MERCED -- In an effort to thwart violent shootings such as last week's movie theater massacre in Aurora, Colo., the Merced County Sheriff's Department held a training session Monday that focused on how to respond to similar situations.
Several sheriff's deputies gathered at a shooting range in Merced County for firearms training with handguns, rifles and shotguns. Officials requested the location of the range not be disclosed.
Those in attendance also got a refresher on an active-shooter training course -- an annual exercise that prepares law enforcement to immediately take action if one or more people start firing guns in a public place.
Last week's massacre in Aurora left 12 people dead and 58 wounded after a man in tactical gear fired into a crowded theater. Law enforcement officials said such tragic events are unpredictable and can erupt anywhere -- so training for them is critical.
Sheriff Mark Pazin said other local law enforcement agencies sometimes take part in the active-shooter training to ensure that regardless of who arrives on scene first, officers are ready to coordinate and take immediate action.
"Evil and pernicious people come in many forms, and we train to be prepared for them and these events," Pazin said. "You just never know what's going to make them react the way they do."
The goal of the active-shooter training, which is certified through the state Commission on Peace Officer Standards and Training, is to make best use of limited resources across law enforcement agencies in Merced County and ensure quick response to any crisis.
"The old theory of waiting for reinforcements to arrive was passé," Pazin said. "We have to be immediately engaged, and this is how the Aurora Police Department, to their credit, got in and took the initiative to start going into the theater, even though this killer had already exited.
"It could have been much worse if he'd gotten a second wind and went back into the theater," the sheriff said.
Monday's active-shooter exercises focused on drills where four deputies formed a diamond shape with a point man, two side guards and a rear guard. The unit moved forward, backward, left and right, but didn't rotate.
Sgt. Chuck Hale, who supervises the firearms training unit, said the units talk, move and communicate in a standardized approach that officers from other law enforcement agencies have been familiarized with.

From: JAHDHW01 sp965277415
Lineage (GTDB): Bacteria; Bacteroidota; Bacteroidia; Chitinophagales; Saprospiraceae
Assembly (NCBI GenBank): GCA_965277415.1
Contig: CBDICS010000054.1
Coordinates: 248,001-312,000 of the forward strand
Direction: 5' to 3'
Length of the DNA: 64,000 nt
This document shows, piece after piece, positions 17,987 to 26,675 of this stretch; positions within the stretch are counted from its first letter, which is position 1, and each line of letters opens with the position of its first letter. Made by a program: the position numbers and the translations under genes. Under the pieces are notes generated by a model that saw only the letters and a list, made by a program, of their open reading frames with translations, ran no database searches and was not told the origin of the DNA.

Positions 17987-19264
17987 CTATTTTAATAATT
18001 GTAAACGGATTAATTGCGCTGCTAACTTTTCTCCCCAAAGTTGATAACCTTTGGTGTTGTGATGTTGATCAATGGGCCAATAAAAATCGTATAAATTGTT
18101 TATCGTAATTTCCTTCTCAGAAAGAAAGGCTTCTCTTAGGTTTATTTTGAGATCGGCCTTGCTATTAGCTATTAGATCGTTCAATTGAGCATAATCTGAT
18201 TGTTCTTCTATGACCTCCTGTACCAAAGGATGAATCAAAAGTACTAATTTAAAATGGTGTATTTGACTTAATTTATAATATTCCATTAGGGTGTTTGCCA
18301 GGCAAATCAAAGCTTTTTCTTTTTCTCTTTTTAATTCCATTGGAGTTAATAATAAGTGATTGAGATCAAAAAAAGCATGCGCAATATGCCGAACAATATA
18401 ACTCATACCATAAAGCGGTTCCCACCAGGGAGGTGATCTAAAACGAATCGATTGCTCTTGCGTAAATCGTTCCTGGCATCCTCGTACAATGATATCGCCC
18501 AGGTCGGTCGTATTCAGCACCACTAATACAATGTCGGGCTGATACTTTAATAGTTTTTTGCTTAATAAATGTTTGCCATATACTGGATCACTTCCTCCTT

"We're out here to be able to react to a threat -- that threat could be standing still or it could be on the move," Hale said.
Deputy Tom MacKenzie, sheriff's spokesman, said Monday's training was planned long before the Aurora massacre and just happened to coincide with it.
The Sheriff's Department tries to hold active-shooter training every year, he said. Firearms training used to be held about four to six times a year, but because of tighter budgets for ammunition, those exercises have been cut to once or twice a year.
"We just don't have the money for it," MacKenzie said.
This week, the Sheriff's Department is holding mandatory training for all sworn personnel who carry firearms as part of their duties.
"Firearms (training) is a perishable skill just like anything else, that's why we try to train as often as we can and as often as budgets and time will allow us," MacKenzie said. "A lot of times, we will reinforce the basics during our regular range training because when you get into a stressful situation, you refer to training and you refer to muscle memory."
The drills come in useful for deputies even during routine shifts and can be used for various situations, such as clearing out a building, officials said.
While the tactics practiced in the active-shooter drills often are used during noncatastrophic situations, they're also geared toward putting a fast stop to potentially disastrous scenarios.
"It's designed to offer the most coverage and protection to law enforcement so they can react or get to where the danger is greatest in the least amount of time," MacKenzie said.
"It's designed to protect the officers and the public so the officers can get to the threat as soon as possible."
Reporter Mike North can be reached at (209) 385-2453 or firstname.lastname@example.org.